Contributed by: Janey Roh, InWithForward

Here we are! We are in the Fifth Space. It’s orientation day and we have a room of 28 Fifth Space Fellows. There is a mixture of excitement, anticipation, and confusion peppered with occasional nervous laughter. I can relate. That was me at the start of the Burnaby Starter Project back in April. No matter what anyone tells you about how it’s going to be, it’s never quite the same as experiencing it yourself. I remember my first week as an Apprentice with InWithForward and how overwhelming it was. It was so rapid that there was little time to process what was happening and to understand how I was going to apply all the things I was learning. That’s the same feedback I heard from my colleagues at the end of orientation day. That the day went by quickly, but that it was jam packed. Between the gallery walk about the history of the welfare state, the break dance crew performance, and going out to interview & observe strangers, there were so many new concepts introduced: outcomes, segmentation, projective methods, interactions. Concepts core to ‘prototyping’ and which will be applied to all projects that emerge within the Fifth Space.

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That’s the big idea of the Fifth Space: embedding a different way of working with the disability sector, starting with posAbilities, the Burnaby Association for Community Inclusion and Simon Fraser Society for Community Living. A way of working that starts from the bottom-up, rather than in boardrooms or meeting rooms, and is all about making, testing, and revising ideas for new services and systems. Over the next six months, Fellows will spend 20% of their work time learning the methods in teams. All so we can figure out how to make permanent time and space for innovation.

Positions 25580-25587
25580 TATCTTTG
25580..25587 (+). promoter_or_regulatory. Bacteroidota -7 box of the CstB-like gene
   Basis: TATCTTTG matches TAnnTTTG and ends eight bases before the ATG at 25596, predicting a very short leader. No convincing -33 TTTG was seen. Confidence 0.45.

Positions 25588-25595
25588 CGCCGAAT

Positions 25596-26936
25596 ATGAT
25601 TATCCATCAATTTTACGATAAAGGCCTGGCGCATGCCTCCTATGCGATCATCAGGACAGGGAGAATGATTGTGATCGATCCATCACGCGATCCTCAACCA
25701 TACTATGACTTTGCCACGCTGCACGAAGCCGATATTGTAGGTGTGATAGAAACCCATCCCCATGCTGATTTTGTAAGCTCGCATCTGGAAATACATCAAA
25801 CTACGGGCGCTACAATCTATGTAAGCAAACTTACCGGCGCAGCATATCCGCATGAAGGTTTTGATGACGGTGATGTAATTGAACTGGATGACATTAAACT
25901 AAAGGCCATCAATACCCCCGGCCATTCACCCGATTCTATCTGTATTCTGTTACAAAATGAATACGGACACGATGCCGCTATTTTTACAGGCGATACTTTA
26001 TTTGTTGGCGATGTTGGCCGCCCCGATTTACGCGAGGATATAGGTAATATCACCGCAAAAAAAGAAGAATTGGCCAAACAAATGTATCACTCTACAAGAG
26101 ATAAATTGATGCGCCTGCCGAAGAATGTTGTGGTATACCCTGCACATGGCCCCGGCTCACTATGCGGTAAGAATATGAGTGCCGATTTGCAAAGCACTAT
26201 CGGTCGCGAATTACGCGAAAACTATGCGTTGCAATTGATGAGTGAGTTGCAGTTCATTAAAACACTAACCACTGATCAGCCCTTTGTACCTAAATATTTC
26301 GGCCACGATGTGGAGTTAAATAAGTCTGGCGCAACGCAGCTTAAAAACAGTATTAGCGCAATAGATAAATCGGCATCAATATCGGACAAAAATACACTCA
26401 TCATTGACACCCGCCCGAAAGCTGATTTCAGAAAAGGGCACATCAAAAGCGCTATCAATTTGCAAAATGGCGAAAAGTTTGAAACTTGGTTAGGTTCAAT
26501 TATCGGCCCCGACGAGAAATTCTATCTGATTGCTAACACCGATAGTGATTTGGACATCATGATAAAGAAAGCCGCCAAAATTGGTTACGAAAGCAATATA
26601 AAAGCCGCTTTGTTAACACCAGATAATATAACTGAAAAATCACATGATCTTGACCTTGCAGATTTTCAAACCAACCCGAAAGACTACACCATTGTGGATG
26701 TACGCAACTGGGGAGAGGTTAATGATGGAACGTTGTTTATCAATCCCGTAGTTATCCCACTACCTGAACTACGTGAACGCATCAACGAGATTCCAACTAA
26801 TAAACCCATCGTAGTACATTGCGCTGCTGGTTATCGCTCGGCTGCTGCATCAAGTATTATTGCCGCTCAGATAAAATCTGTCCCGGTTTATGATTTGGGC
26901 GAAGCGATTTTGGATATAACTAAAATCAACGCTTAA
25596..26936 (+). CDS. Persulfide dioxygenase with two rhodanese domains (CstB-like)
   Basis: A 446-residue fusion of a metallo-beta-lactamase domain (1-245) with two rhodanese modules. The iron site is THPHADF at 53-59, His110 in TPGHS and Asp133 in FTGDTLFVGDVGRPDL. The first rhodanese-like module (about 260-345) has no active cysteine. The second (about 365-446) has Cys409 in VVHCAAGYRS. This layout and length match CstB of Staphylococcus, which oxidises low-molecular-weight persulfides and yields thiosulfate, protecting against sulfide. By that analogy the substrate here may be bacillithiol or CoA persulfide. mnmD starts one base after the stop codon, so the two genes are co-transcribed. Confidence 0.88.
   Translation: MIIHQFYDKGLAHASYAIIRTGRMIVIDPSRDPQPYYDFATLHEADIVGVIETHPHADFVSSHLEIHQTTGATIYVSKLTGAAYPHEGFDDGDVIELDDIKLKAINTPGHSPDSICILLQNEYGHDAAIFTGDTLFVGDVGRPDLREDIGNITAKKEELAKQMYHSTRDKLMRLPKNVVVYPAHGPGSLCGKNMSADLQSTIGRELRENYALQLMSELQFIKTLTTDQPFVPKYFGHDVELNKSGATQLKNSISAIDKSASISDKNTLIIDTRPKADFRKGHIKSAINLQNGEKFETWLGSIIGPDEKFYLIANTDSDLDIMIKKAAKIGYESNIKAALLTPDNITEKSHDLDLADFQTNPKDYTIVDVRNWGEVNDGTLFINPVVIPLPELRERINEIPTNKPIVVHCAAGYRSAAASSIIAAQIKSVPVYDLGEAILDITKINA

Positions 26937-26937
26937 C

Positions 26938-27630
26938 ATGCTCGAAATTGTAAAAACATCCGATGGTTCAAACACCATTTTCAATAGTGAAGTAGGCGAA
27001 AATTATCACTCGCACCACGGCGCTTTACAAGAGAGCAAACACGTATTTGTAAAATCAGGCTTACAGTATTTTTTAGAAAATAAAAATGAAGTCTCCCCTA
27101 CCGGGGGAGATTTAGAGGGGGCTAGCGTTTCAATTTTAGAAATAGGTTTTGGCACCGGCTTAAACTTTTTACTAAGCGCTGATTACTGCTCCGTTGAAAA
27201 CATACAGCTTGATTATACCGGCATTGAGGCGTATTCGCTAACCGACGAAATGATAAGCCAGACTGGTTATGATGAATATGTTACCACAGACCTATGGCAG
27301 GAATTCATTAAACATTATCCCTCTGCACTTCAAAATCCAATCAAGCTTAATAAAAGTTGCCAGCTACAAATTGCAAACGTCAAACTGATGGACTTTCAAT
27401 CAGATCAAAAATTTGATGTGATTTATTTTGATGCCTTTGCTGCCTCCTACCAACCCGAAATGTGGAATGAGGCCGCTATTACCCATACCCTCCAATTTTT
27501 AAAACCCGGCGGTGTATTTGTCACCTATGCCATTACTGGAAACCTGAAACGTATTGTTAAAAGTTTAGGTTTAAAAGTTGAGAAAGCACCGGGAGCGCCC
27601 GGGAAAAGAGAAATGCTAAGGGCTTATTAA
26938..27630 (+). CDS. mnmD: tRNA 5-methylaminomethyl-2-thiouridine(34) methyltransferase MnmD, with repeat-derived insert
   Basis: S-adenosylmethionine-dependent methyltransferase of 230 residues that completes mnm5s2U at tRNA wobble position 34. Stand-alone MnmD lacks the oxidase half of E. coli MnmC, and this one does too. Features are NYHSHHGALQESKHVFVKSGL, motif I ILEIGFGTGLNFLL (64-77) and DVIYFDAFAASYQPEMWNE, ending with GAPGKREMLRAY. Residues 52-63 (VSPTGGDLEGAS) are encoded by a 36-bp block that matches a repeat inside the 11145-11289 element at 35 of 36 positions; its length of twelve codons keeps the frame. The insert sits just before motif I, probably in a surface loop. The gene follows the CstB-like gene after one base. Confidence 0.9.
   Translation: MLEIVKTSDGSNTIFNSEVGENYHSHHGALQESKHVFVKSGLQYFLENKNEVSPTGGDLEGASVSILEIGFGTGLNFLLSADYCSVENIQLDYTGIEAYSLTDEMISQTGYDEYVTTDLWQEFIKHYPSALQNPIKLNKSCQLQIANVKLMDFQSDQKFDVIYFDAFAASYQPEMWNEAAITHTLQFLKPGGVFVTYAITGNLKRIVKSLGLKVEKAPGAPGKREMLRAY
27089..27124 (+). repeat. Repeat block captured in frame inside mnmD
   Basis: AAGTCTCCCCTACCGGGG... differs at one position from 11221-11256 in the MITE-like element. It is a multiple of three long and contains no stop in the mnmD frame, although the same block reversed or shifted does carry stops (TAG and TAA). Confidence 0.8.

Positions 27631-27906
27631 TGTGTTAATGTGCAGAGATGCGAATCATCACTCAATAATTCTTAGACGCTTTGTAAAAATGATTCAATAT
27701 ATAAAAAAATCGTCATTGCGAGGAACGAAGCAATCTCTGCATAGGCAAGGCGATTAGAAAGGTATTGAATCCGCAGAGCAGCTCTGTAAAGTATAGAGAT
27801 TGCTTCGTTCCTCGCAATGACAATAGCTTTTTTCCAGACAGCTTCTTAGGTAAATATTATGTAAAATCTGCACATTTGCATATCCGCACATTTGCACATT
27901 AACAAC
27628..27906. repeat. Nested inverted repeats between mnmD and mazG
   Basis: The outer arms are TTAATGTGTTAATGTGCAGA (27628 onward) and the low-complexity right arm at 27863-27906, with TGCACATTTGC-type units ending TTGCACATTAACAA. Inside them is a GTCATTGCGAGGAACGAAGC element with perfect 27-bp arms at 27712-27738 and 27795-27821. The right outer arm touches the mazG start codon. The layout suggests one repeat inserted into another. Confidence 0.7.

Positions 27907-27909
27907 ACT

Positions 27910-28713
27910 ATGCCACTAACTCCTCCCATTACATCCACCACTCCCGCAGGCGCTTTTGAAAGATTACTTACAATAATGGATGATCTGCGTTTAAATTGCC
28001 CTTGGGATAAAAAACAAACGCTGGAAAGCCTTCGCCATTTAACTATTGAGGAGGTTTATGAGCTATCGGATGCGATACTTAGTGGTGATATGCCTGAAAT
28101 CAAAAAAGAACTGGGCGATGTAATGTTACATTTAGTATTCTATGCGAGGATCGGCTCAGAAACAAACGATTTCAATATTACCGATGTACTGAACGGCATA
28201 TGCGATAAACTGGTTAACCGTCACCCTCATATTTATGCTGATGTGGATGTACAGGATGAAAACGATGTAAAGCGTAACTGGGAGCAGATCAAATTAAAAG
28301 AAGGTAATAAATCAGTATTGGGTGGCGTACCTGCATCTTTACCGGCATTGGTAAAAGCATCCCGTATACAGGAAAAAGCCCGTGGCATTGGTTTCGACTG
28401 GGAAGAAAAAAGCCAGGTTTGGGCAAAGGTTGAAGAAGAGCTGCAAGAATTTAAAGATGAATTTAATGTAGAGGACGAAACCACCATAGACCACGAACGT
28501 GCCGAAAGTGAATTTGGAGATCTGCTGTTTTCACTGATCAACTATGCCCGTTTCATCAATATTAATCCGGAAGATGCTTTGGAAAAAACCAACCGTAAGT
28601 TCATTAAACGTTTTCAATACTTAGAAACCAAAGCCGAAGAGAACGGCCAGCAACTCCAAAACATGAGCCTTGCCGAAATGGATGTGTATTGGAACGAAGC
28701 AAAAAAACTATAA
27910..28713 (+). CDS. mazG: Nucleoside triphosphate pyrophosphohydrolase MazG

‘Teams’ was the theme of this past Tuesday’s Fifth Space module. Our goal was to help the fellows form great inter-agency teams around a series of problem statements that mattered to them. Each fellow brought 3 problem statements with them. We organized the problem statements according to user group: who is feeling the pain? and what is the pain? Fellows then spent the afternoon discovering their complementary strengths, and awarding each other badges: maker, gap-filler, go-er, analytic thinker, generative thinker, organizer, initiator. By the end of the day, 7 teams had formed: each with 3-5 Fellows and a blend of frontline and management staff.

It was towards the end of the day that it struck me. We had been talking about 20% time at Google and 3M and how to apply the concept to the social sector for the last six months. And here we were, actually doing it. Not just talking about it. We have 28 Fellows from 3 agencies coming together every week to work on what are some incredibly real and painful problems. We don’t know what will emerge. That’s part of the process. But having gone through the Starter Project, I know there is no turning back. That these methods and approaches will make an impact, and have implications on the service system that we cannot yet even imagine.


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